Perhaps now is the right time for the Church to once again retreat into Catholic particularity for the sake of deeper engagement in the world. In the context of Catholic education, it has become the case that many institutions once established to pass on a Catholic worldview have bought in wholesale to secular paradigms that deconstruct the Catholic genius. Theological education, rather than an encounter with the discipline of faith seeking understanding, becomes a thin introduction to generic spiritual principles. Many Catholic schools, once established to educate the least among us, are now recognized as premier places to climb the social ladder toward success. Mission statements, except for an occasional reference to God or the Church, are seemingly taken verbatim from secular peers. Catholic identity, in the end, is not a free-floating term, reducible to a series of universal principles. Rather, it is the result of immersing oneself into a series of narratives and practices found within the Church that constitute a way of life. To maintain these narratives and practices will necessarily involve, at times, a retreat away from those other narratives and practices that compete with the Catholic worldview.

    Yet, this retreat into particularity can never become sectarian. The ecclesial vision of the Second Vatican Council is not a Church radically against the world, attempting to construct an alternative community apart from the human family. Rather, the Church must retreat into particularity precisely because it is only in the particularity of our vision of human life taken up into Christ that we have anything to offer the world to begin with. The Catholic school is a witness to the world that the disciplines of mathematics, science and engineering are not the only authentic ways of knowing something (but they are authentic ways of knowing!). The Catholic school proposes that the purpose of education is not some vision of worldly success but first and foremost the awakening of the human being to wonder and gratitude. That theological education is not a pleasant diversion from real forms of education but is instead integral to what it means to have knowledge of the world in light of the triune God’s involvement in human history. That faculty, staff and students in such a school find their deepest identity in the Eucharistic gathering, where we receive and are invited to become the self-sacrificial love of Christ for the world.

    It’s all a step back from changing the world.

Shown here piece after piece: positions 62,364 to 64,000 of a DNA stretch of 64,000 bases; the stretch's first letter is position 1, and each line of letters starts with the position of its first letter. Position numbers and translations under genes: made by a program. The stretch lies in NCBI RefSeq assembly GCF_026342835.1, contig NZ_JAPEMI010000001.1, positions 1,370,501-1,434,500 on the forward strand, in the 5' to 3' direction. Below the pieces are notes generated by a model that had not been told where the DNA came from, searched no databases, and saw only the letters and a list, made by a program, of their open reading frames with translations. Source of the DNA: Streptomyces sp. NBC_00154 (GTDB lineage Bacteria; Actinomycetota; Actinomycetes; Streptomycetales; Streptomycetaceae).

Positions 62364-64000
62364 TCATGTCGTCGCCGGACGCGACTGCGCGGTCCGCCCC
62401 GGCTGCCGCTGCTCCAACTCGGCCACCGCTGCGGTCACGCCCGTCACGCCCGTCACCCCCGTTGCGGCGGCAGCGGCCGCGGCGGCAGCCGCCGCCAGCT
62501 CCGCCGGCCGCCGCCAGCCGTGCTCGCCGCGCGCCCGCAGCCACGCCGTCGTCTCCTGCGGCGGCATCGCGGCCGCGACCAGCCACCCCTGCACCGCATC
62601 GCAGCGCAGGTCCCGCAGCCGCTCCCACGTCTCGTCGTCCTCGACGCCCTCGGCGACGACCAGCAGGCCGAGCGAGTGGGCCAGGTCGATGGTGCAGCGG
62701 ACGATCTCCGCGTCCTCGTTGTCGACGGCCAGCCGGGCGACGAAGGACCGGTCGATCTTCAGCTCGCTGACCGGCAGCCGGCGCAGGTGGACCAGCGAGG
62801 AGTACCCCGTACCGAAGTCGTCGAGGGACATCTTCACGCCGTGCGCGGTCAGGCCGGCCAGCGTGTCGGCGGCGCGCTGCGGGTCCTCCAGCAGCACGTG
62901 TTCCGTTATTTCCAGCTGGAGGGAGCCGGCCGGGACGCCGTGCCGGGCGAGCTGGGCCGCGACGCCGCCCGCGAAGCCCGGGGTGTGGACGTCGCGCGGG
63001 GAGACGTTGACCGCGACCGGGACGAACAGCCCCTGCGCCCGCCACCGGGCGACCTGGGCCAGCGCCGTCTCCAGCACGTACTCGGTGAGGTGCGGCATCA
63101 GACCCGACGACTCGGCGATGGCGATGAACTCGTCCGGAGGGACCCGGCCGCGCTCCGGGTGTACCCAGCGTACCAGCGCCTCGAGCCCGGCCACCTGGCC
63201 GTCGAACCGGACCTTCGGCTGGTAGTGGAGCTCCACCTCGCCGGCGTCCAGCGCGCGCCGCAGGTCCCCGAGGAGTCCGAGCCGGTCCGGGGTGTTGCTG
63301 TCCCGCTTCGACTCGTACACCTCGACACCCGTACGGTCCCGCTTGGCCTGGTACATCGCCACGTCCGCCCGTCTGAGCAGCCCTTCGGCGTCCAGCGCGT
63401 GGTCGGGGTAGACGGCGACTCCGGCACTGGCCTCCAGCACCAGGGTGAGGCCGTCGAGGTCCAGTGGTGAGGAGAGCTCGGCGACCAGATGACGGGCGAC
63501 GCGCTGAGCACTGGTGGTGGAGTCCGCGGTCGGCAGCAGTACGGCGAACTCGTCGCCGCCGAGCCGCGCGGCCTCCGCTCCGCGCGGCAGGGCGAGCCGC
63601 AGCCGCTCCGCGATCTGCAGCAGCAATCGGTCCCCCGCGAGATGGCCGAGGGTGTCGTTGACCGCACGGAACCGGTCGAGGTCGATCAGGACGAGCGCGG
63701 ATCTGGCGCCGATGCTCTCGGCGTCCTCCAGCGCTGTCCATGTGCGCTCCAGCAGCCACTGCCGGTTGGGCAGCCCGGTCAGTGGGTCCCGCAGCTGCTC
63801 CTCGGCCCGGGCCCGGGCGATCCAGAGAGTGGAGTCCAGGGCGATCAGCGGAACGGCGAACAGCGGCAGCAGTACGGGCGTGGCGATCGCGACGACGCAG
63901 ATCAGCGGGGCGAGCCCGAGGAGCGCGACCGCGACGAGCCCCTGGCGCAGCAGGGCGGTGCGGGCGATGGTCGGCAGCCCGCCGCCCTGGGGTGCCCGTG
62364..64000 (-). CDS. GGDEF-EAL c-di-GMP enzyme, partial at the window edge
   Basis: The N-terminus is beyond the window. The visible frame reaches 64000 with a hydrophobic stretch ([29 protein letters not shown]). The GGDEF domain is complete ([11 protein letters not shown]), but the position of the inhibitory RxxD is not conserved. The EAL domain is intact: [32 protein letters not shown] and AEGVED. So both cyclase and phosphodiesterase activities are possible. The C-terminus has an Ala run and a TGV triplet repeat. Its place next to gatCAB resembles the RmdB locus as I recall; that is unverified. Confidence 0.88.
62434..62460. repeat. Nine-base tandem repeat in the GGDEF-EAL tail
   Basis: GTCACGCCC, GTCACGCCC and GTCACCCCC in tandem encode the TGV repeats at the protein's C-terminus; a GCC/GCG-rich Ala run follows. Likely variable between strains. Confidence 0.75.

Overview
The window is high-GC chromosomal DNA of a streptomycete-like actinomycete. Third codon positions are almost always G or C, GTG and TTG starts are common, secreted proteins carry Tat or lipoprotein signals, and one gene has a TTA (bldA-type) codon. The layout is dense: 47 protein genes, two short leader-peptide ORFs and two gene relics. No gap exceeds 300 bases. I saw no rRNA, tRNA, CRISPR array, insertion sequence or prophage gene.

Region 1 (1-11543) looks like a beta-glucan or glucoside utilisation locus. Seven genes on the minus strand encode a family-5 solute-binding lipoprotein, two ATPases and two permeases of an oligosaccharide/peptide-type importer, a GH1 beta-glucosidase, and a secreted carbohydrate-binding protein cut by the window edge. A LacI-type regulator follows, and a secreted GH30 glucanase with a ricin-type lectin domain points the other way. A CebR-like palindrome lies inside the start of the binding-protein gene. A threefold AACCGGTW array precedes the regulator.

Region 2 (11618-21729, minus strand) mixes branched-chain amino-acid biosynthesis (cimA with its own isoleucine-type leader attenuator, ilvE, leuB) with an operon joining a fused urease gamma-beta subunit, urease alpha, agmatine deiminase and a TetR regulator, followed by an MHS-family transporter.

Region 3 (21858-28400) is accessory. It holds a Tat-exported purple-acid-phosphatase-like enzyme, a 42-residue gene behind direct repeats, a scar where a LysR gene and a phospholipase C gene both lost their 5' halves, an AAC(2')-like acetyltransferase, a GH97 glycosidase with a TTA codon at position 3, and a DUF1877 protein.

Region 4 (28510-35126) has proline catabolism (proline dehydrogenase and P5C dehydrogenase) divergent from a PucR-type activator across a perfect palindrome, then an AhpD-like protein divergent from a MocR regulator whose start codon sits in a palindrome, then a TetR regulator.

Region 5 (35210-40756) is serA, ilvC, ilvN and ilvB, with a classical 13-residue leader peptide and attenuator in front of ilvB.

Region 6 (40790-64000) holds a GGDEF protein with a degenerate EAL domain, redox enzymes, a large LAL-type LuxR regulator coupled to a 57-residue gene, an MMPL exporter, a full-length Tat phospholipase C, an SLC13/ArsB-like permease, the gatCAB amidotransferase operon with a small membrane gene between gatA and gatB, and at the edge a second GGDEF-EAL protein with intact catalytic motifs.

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  2. My culturally very conservative Old School southern pastor absolutely teed off on Kuyper in a private conversation last night — blaming him and his inches for everything from confessional presbys’ general weakness to disregard for worship and the Lord’s Day. Our blog host is not the only one singing this song.

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  3. How penetrating can Kuyperianism be if it is this easy?

    It didn’t take me long to place myself in the transformational camp. Yes, of course, Christ would have us transform the culture in his name and for his glory. It took me much longer to see the potential drawbacks in Niebuhr’s approach.

    First, it turns out that nearly everyone ends up identifying with “Christ transforming culture,” no matter which tradition is their own. And why not? Who wants to be accused of being satisfied with the way things are when the world is so obviously off kilter in many ways? No one would willingly admit to parking their ultimate commitments to the side while participating in the workplace or public life. The lure of a holistic life is too strong for most of us. We want to live lives of integrity and consistency, if only for the sake of our own consciences.

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  4. Turns out it‘s not so easy:

    although the hope of transformation is a heady one attractive to idealists and would-be social reformers, I myself have more recently been praying, not so much that we will be able to change the world for Christ, but that things will not get any worse than they are now. The many political illusions that have swept across the global landscape over the past two centuries have accomplished their own transformations, beginning with the French Revolution and leading up to the more recent sexual revolution. It is easy to lose heart in such a context, as evidenced in recent discussion amongst orthodox Christians of the “Benedict option” of communal withdrawal and regrouping.